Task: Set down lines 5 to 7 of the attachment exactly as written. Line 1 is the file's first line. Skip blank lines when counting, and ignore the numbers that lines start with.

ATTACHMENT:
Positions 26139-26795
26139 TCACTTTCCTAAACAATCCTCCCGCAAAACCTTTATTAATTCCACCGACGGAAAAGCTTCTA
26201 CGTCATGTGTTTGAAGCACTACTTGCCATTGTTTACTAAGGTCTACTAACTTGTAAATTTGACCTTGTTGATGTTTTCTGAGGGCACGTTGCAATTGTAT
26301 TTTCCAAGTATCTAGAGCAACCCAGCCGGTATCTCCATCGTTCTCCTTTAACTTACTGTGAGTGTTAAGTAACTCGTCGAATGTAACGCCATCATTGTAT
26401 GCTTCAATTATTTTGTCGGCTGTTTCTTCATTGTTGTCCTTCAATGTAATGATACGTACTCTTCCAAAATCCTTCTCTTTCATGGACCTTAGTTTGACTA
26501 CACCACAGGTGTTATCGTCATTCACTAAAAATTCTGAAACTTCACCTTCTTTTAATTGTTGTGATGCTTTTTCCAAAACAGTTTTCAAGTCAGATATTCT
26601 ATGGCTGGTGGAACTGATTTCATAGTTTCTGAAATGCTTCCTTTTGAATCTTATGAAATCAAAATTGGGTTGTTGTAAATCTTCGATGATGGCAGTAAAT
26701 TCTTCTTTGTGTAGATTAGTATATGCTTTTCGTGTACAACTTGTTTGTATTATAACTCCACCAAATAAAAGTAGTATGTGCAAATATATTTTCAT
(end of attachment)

26401 GCTTCAATTATTTTGTCGGCTGTTTCTTCATTGTTGTCCTTCAATGTAATGATACGTACTCTTCCAAAATCCTTCTCTTTCATGGACCTTAGTTTGACTA
26501 CACCACAGGTGTTATCGTCATTCACTAAAAATTCTGAAACTTCACCTTCTTTTAATTGTTGTGATGCTTTTTCCAAAACAGTTTTCAAGTCAGATATTCT
26601 ATGGCTGGTGGAACTGATTTCATAGTTTCTGAAATGCTTCCTTTTGAATCTTATGAAATCAAAATTGGGTTGTTGTAAATCTTCGATGATGGCAGTAAAT